May 2, 2018

Pride, Work and Necessity of Side Projects: Type Designer Dyana Weissman Craves and Explores The Great Outdoors



What are you working on—on the side?

I co-lead hikes in a nearby state park, The Middlesex Fells Reservation. Every week, we guide new parents who carry their babies on a different trail. This gives them an opportunity to meet others going through the same experience, get some exercise, avoid isolation, and enjoy the benefits of being immersed in nature. In the summers, we also do short treks for young children, making a scavenger hunt out of learning about wildlife. The hikes are all free and open to the public. I take pictures, too, so families can stay in the moment, and still have those memories captured.

I am also on staff at the Independent Film Festival of Boston. I help manage volunteers for a couple shifts during the main festival, and usher at other events during the year. It’s nice having connections in all sorts of communities.

How do you manage to work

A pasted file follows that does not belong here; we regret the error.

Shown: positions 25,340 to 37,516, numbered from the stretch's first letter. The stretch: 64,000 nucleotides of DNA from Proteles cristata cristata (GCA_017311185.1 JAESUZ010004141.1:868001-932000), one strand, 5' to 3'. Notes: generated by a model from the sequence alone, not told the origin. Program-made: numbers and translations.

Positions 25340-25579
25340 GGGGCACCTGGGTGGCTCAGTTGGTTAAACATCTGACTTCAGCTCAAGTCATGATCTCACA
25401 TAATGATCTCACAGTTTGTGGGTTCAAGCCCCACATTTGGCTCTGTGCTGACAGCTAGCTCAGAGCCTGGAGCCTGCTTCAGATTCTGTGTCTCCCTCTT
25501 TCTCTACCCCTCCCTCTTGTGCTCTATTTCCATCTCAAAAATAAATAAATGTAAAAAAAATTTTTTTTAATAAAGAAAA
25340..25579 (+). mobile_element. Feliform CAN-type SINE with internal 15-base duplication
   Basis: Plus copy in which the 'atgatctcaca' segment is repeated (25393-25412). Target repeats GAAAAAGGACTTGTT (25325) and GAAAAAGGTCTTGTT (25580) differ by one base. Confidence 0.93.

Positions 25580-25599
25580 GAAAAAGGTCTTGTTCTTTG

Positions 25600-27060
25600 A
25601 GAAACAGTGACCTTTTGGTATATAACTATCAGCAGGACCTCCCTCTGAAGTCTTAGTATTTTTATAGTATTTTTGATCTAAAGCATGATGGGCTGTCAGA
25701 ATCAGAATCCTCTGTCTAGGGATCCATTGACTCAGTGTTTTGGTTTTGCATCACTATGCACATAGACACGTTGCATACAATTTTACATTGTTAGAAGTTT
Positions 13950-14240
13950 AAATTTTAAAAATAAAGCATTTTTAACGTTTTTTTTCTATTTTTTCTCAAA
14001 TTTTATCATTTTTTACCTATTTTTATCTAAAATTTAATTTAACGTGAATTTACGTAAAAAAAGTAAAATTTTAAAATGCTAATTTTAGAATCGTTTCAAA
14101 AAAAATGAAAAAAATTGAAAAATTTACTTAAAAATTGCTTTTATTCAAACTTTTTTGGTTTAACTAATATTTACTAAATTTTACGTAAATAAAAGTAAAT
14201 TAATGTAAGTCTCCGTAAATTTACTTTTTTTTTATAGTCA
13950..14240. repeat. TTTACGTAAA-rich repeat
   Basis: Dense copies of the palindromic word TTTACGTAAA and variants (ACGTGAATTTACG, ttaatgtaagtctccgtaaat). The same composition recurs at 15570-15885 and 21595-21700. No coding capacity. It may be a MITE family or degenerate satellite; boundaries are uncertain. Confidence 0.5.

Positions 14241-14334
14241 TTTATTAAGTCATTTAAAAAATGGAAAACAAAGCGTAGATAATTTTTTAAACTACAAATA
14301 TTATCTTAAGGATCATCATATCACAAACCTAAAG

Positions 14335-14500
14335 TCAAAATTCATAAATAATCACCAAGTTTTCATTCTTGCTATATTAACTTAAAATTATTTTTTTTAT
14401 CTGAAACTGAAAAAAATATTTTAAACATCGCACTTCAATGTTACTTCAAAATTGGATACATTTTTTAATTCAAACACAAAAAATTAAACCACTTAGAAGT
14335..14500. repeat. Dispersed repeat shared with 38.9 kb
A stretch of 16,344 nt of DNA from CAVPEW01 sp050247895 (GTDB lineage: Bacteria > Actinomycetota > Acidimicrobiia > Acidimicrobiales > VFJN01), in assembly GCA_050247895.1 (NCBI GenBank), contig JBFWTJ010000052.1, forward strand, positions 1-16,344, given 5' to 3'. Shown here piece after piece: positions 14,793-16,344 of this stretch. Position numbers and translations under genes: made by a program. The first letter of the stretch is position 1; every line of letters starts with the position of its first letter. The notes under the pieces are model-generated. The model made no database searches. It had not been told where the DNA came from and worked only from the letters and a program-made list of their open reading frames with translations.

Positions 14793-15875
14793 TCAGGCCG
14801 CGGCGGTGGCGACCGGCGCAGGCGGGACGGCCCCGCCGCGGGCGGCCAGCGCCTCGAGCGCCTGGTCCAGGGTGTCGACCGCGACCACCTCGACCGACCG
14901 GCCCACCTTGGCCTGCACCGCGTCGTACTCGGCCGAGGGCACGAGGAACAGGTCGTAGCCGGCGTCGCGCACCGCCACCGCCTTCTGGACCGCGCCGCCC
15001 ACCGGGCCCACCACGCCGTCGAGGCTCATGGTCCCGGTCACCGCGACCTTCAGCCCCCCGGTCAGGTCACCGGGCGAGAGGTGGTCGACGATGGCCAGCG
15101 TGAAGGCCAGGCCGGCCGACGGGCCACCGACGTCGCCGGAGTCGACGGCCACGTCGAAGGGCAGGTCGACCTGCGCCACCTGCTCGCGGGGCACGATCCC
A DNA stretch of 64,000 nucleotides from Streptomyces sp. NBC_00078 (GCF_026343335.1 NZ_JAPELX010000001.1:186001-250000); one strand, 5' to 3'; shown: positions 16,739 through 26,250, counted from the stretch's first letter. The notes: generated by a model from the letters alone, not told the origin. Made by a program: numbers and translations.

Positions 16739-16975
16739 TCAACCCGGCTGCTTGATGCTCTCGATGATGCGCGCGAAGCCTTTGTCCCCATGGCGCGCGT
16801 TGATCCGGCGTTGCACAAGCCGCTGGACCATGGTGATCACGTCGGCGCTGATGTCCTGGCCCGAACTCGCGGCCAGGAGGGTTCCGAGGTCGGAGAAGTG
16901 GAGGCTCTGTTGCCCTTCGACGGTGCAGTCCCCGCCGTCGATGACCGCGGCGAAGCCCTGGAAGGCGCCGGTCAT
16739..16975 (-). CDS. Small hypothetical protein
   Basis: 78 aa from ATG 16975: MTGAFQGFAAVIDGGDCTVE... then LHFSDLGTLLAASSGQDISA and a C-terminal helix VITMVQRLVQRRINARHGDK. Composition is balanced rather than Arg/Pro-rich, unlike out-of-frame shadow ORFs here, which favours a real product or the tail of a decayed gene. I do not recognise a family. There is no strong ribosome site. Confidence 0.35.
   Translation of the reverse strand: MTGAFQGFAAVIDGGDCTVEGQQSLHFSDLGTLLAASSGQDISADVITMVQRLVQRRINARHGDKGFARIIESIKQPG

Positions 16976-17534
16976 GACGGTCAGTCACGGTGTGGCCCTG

on your side project(s)?

I’m fortunate that my bosses are very supportive of having balance in life. I make my own hours, so I schedule projects around the hikes, as if they were meetings. Which they are, in a way. During the week of the film festival, I take a vacation.

Why have a side project?

I need to do something that has a deeper meaning to me. I care intensely about the environment and climate change. Getting people into parks is a great way to get them to care, too. It’s the same with the film festival—it helps people get out, share an experience, and learn about the world.

And it’s not just about others, I'm doing something for myself, too. It’s so nice to be out in the fresh air and sunshine, not hunched over a computer. I feel less stressed and more in shape. There’s a feeling of accomplishment after a good hike, and a sense of honor in helping people out.

Walking in the woods also helps me to be a better designer. I avoid burnout, as I always feel refreshed after a hike. Being away from distractions helps me to problem-solve and come up with new ideas. I usually take my camera, so I get to flex different creative muscles, too. The world is so fascinating; there is so much to experience. It’s important to stay curious and to always be learning.

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Diptych courtesy of Dyana Weissman.

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Read more about the joy of side projects.


This series, devoted to side projects, is delivered in association with Chicago creative agency 50,000feet—dedicated to helping brands and businesses soar.


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